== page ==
>> Attending school is a safeguard for kids. They go to school, they get their medication and meals, they go throughout their day, and then go home. Medication compliance and meals, that a parent or guardian who might not be up for the challenge, becomes less of an issue.
>> Make a trusty tool box — that’s exactly what it is! A box full of familiar and trustworthy items that make a child feel safe and secure. It also becomes an alert to a parent or guardian that this child needs additional loving support when he or she goes to play with the items in the box. It’s the child’s non- verbal way to express his or her need for nurturing. Pack a little box, make it special with comforting toys and such that will allow the child escape for a moment and provide immediate situational relief.
>> A social story is a way to prepare a child for the next steps. A lot of
kids learn and feel most comfortable by receiving familiar and repetitious directions. These in-advance instructions and conversations provide a detailed outline about what to expect in an upcoming journey, whether it be a doctor’s appointment or helping a child to navigate a social situation. When new situations and settings are explained in advance and made to appear familiar to the child, because it has been explained verbally or has been shown via pictures or diagrams, it sets the stage for a comfortable setting and more successful outcome.
4. Build Trust. Trust is HUGE and a very important topic when speaking to complex trauma! We don’t gain trust on any level from talking on the phone. We gain it from developing an in-person relationship. You have to see what the kids are doing, how they are feeling and responding. They need to see what you’re doing in return. This is the primary way to build a good rapport. Who are they going call when they’re struggling? If a child is having a hard time one particular day and he or she is thinking about doing something harmful to thy self or another, who are they going call? Be that trusting connection to help that child in crisis!
Often, I receive phone calls from a partnering agency, such as a child psychologist, asking me to assist in getting a get ahold of a particular child. I’ll drive around the known neighborhood in search of the child because I know child is in crisis and needs therapeutic intervention.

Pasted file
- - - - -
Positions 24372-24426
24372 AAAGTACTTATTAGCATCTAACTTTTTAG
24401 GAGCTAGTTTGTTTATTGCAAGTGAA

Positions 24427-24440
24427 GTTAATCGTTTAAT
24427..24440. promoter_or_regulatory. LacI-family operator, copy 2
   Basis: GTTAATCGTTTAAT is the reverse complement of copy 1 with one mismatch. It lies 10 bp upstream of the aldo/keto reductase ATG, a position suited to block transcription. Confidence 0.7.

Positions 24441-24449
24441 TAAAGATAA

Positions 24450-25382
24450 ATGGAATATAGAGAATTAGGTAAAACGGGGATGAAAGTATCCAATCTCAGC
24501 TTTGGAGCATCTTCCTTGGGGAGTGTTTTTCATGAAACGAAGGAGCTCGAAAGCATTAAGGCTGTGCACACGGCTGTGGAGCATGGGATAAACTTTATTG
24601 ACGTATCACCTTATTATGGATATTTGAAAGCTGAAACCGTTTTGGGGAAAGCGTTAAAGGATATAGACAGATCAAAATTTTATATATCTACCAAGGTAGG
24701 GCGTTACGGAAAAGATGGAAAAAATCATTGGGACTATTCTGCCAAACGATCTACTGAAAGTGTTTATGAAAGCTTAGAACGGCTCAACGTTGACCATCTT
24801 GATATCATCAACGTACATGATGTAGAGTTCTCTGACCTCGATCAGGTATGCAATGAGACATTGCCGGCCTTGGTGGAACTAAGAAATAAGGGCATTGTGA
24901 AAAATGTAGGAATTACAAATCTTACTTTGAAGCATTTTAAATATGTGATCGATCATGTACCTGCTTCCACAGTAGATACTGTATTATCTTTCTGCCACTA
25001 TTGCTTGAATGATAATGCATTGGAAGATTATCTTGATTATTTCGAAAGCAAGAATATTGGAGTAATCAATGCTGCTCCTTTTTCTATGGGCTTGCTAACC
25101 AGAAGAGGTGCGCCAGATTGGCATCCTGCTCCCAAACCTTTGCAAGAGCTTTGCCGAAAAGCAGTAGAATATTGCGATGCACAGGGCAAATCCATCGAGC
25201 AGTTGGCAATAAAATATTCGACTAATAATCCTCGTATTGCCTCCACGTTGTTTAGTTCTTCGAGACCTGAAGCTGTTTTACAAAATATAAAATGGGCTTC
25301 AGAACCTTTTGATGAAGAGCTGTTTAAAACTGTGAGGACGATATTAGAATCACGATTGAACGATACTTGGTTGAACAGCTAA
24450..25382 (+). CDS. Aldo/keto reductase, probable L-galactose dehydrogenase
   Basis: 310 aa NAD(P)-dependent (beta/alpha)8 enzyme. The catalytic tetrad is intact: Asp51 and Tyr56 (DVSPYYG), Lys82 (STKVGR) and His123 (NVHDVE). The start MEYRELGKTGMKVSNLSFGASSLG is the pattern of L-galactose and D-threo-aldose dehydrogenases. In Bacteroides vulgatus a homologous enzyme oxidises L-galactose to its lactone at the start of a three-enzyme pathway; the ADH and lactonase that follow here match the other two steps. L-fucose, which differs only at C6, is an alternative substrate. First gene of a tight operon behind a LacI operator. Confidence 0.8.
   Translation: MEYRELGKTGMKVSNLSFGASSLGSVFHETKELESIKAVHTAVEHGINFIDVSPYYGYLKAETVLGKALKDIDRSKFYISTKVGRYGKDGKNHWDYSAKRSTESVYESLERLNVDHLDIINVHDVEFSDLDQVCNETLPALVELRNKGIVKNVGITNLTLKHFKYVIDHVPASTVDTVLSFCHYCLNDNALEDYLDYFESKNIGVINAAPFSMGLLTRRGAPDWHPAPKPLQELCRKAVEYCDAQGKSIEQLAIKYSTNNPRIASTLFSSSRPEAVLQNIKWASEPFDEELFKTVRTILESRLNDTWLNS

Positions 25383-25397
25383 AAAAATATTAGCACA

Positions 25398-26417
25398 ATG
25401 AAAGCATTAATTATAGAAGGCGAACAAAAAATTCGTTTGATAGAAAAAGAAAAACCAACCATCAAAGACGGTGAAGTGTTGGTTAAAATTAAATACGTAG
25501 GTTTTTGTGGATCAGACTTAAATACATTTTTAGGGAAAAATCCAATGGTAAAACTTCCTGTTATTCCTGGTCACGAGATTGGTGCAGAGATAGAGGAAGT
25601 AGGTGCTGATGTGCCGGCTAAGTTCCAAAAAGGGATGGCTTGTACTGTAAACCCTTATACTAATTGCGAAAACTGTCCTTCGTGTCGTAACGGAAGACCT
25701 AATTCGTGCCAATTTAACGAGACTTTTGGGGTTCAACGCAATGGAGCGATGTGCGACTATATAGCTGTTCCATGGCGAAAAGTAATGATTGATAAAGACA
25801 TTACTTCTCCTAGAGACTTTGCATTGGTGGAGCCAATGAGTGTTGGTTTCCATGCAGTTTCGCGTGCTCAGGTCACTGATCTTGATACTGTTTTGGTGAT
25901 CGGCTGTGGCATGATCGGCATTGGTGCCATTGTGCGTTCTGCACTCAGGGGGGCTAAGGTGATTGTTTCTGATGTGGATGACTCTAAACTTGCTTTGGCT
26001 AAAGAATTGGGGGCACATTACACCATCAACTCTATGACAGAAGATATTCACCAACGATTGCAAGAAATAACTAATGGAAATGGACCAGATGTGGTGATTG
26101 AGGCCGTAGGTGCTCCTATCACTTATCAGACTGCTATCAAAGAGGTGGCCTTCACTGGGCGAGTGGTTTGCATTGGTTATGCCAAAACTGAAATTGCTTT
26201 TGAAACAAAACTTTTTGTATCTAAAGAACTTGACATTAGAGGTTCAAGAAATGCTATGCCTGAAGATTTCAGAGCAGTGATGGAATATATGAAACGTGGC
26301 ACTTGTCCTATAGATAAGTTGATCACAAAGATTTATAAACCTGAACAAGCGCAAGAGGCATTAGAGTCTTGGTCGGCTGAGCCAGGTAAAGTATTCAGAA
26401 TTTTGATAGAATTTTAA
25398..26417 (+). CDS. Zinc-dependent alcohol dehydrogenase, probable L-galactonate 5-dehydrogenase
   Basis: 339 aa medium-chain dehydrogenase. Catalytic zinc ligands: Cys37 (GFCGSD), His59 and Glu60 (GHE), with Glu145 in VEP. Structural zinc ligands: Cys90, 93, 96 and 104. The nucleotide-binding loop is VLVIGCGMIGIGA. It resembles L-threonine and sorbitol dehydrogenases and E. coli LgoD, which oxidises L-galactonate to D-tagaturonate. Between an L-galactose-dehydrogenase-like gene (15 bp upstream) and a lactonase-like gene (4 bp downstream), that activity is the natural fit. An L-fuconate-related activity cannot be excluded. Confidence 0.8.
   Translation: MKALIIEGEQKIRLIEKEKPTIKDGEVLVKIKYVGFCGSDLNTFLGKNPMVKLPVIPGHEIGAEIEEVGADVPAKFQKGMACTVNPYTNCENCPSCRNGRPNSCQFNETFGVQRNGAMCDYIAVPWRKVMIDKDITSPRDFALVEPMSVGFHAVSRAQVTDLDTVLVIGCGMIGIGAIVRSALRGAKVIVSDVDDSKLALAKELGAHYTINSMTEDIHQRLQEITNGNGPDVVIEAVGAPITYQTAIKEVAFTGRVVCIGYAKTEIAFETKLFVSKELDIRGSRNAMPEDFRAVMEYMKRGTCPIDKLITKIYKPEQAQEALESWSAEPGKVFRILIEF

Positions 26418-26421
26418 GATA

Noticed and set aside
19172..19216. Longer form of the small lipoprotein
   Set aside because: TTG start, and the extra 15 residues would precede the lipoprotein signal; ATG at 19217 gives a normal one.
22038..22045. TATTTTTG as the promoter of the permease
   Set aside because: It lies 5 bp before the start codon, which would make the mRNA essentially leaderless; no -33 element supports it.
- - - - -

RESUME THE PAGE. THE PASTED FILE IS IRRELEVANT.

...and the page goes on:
A young girl was assigned to me to be her case manager, so I naturally went out to initially meet her and get an assessment. She sat stiff on the couch and only mumbled the word, “hello.” That was all she gave me and these awkward visits went on for months. I kept showing up to our visits and she continued to as well. She just sat on the couch every visit. It took a long time to finally break down her wall — to the point now where she calls me frequently from her Dad’s cell phone. She makes the call from his car, so that she has a sense of privacy. We have lengthy conversations and she feels safe to open up and tell me about things that are troubling her. Often, we chat about her parents arguing and discuss how to best handle the situation at-hand. Seeing her often, and being in communication with her parents, has allowed me the opportunity to build a trusting connection with both her and her parents.
5. It’s okay to ask for help. This is a message not only for our youth today, but also for parents and guardians, who all need to hear over and over again! People of all ages dealing with complex trauma need to know there is someone out there who they can trust and who wants to help them. Very often, our youth are in a battling relationship with their parents. Our goal is to provide children and families with enough support and a connection to people who are willing to help and eliminate the need for (and fear of a) CPS intervention, while diminishing any stigma related to mental health.
In conclusion, to all of the children and parents or guardians struggling, is okay to not be okay, because we understand. It’s okay to call us for support, because we have compassion for your situation and want to help your family. For support, please reach out to us today by phone at (585) 339–9800 x367 or via email at firstname.lastname@example.org . For more information, please visit us online.
Here are some additional resources to explore.
> Visit SpeakingOfSuicide.com/resources for additional resources.
> The National Suicide Prevention Lifeline is 800–273–8255
> Children’s Health Homes of Upstate NY
> Encompass Family Health Home